Read some suggestions on string tying and trouble shooting,
and some suggestions on tuning your harp.
NYLON is often the best choice for beginners and those who like the nylon tone and feel. They are easier to keep in tune, cost less, and are more forgiving of technique than gut. They have a beautiful tone and a very nice medium tension. We use Thormahlen Bass Wires for the lowest octave and a full octave of wound nylon for the second lowest octave. The transition from bass wires to the nylon is very gradual and easy on the ears.
LEVER GUT is a light gauge of gut that has a little softer tension than Nylon. It is also called Folk Harp Gut. The tone is brighter than Concert Gut but not as bright as Nylon. They seem to be warmer in the lower end and brighter in the higher end. Many pedal harpists see these strings as a welcome change from concert gut and a nice rest for their fingers without compromising the wonderfully warm and rich tone that gut offers. Each string is actually thinner than the corresponding nylon string. We use our Bass wires for the lowest octave.
CONCERT GUT is the same stringing used on pedal harps. It has the warmest tone and the firmest tension. If you are a pedal harp player and like the feel of your pedal harp, you might choose these strings. It takes strong fingers to get a lot of sound out of these strings, so beginners should shy away from them unless you KNOW that you will play pedal harp someday. The soundboard on concert gut strung harps are built heavier to accommodate the increased tension of these strings. We use the same set of Bass wires for the lowest octave that is on all of our harps. Concert Gut strings are can only be used on our specially built Concert Gut Swan model. DO NOT PUT CONCERT GUT STRINGS ON A HARP BUILT FOR NYLON OR LEVER GUT. It will void your warranty and stress your harp.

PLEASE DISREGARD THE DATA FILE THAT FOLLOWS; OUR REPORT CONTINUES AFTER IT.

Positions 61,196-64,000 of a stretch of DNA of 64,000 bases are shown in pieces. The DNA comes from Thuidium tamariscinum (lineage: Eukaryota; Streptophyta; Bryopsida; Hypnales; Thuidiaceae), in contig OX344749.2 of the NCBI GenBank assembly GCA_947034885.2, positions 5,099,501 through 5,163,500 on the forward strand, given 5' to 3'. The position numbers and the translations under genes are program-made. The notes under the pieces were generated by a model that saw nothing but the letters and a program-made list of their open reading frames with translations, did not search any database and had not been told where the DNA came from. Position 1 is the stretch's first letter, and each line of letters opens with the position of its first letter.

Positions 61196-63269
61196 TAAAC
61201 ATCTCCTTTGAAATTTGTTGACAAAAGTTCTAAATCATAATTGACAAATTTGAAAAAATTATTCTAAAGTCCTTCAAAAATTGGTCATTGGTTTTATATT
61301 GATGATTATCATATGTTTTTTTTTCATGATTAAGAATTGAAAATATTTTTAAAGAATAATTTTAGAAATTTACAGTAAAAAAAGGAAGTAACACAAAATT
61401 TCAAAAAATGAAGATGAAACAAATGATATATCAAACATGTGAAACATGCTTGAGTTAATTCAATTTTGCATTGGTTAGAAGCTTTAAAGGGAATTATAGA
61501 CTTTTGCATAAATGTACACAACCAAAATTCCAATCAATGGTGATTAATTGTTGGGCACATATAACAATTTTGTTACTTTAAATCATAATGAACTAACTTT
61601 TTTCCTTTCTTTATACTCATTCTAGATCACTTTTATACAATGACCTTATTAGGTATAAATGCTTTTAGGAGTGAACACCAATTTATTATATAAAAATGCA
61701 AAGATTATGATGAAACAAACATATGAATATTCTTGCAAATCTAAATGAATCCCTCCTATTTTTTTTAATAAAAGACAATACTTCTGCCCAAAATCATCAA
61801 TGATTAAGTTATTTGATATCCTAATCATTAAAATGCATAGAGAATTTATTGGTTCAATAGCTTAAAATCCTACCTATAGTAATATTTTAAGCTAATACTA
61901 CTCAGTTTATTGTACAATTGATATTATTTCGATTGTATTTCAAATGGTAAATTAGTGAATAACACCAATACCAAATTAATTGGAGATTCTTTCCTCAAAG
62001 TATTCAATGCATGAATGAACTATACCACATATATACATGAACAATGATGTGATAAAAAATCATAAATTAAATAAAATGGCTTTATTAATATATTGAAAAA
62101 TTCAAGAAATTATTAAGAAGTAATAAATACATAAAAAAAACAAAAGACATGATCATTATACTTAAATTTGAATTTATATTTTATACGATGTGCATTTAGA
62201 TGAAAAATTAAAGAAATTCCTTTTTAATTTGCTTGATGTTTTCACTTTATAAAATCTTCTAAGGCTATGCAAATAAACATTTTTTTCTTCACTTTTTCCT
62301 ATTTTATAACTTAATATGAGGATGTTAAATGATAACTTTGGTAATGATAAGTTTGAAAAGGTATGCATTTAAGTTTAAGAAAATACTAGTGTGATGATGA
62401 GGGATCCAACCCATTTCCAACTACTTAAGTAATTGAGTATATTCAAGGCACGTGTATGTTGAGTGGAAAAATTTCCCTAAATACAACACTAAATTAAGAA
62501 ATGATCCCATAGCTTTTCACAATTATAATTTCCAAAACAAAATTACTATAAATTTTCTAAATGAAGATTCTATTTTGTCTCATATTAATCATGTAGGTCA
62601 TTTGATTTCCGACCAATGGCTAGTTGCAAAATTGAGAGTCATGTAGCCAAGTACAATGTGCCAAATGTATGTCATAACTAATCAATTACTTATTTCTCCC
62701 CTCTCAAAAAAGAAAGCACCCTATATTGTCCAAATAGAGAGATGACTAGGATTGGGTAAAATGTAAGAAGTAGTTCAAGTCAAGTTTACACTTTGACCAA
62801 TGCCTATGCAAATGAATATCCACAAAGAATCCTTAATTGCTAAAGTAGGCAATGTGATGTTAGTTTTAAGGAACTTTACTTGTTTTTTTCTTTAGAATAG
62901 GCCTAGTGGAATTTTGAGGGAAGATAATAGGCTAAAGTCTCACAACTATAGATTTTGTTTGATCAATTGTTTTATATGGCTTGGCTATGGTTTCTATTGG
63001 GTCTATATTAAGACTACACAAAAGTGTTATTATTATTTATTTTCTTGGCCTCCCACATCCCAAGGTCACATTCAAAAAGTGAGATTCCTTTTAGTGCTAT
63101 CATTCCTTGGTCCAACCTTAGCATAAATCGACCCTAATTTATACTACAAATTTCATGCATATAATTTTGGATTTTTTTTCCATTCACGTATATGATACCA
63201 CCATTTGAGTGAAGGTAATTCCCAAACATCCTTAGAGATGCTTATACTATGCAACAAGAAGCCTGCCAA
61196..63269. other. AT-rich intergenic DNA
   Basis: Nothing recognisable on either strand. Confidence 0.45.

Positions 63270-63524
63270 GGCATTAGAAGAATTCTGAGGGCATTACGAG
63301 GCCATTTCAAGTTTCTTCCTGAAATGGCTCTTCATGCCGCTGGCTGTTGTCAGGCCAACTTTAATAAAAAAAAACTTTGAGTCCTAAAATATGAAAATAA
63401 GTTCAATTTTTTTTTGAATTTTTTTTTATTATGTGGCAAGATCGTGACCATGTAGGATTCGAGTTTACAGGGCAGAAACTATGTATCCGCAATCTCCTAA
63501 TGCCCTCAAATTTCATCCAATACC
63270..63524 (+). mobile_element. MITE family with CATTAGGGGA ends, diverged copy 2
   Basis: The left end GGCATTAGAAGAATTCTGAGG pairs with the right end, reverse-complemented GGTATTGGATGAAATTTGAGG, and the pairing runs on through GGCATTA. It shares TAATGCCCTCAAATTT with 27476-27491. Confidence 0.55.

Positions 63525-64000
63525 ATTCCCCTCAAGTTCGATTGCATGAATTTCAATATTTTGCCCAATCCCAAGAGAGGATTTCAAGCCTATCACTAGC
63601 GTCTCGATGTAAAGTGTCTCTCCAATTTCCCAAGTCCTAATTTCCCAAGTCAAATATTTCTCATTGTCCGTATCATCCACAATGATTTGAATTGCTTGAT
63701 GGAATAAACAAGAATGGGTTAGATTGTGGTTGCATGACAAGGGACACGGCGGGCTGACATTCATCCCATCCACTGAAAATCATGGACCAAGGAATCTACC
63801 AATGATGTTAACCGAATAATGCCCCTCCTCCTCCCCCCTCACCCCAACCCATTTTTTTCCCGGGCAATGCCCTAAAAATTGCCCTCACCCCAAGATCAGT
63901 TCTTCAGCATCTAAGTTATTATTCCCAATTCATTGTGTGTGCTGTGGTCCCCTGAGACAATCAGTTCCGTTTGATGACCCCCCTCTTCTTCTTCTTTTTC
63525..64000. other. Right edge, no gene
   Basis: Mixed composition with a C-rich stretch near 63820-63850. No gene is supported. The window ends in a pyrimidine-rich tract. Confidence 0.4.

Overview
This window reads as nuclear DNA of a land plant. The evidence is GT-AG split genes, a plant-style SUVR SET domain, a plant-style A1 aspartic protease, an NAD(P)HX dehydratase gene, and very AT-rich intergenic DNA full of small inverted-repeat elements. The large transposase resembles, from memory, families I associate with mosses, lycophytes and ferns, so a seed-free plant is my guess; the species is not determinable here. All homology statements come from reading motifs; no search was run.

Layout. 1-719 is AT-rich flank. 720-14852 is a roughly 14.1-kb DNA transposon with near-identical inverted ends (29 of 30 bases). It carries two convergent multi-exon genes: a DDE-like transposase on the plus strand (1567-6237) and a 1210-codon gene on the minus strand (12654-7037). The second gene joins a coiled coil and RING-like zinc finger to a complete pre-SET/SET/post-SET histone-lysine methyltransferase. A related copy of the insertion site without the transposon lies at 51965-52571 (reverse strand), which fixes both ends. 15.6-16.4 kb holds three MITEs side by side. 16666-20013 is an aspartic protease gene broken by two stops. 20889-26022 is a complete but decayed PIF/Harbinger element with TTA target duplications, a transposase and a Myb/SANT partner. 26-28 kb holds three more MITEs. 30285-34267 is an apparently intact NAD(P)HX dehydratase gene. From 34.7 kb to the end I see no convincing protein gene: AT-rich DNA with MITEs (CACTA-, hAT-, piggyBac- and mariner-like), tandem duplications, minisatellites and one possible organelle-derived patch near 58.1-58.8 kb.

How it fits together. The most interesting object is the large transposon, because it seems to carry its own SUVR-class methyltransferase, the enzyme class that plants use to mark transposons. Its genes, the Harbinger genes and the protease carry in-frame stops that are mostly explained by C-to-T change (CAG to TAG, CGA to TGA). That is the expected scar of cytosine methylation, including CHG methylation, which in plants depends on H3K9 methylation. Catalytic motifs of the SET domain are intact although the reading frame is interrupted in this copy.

FLUOROCARBON strings are made out of a synthetic polymer. They are sometimes called carbon fiber, synthetic gut or Savarez Strings. They produce a very bright tone with a very light tension. The density of these strings are higher than other strings which makes for a thin string. They do not break often and once they are holding pitch, they hold very well. A new string will tend to stretch quite a bit thus taking some time to tune up to pitch. We only use them on our Ceili-Mor and Ceili harp models.
The Thormahlen bass wires are steel-core with a silver plated copper wrap. We use these bass wires on all of our harps giving a powerful bass octave that can really be pulled without deflecting the pitch. The full octave of wires also provides sympathetic vibrations, which give the entire range of the harp a deep, rich resonance and more sustain.
Please Note: A harp strung in nylon or lever folk gut should never be re-strung with concert gut (pedal harp) strings. The soundboard would not be able to withstand that kind of tension and the warranty would be void. Nylon strings and lever gut strings ARE interchangeable. There may be a few lever handles (for harps with Loveland Levers) that may need to be changed to accommodate the different string gauges. For Camac levers, they will need to be regulated to the new string gauges. If you need more information about this, please email or call us.
To order strings
You can order strings directly from us. Just call or email and let us know what kind of string you need (Concert Gut, Lever gut, nylon, or Fluorocarbon, the string # and string name. For example "Nylon, String #9 D" or "Concert Gut 4th octave B (String #23)" and so forth. The numbers on the Concert and Lever Gut packages will differ from our numbers but the letter names and thus their colors remain the same. The numbering system on the gut strings is caused by the standard set that starts the harp at a first octave E string 2 (36 string harp) 4 (for a 34 string harp) strings higher than our harps start so the numbering is off by 2 or 4. The #28 F gut string is really our #26 on our 36 string harp and #24 on our 34 string harp. It's a little confusing but if you go by the string note name, you should be fine.
Here are the prices for our individual strings (complete set prices are at the bottom of each column):
STRING PRICING CHART
ALWAYS give note name along with the string number (See the FLOUROCARBON chart below)
To continue on the journey, find out more About Harps in general. This is a very brief history. You'll also find a "Parts of a Harp" diagram at the bottom of this page.
Thormahlen Harps | 1876 SW Brooklane Corvallis, Oregon 97333 | (541) 753-4334 | email@example.com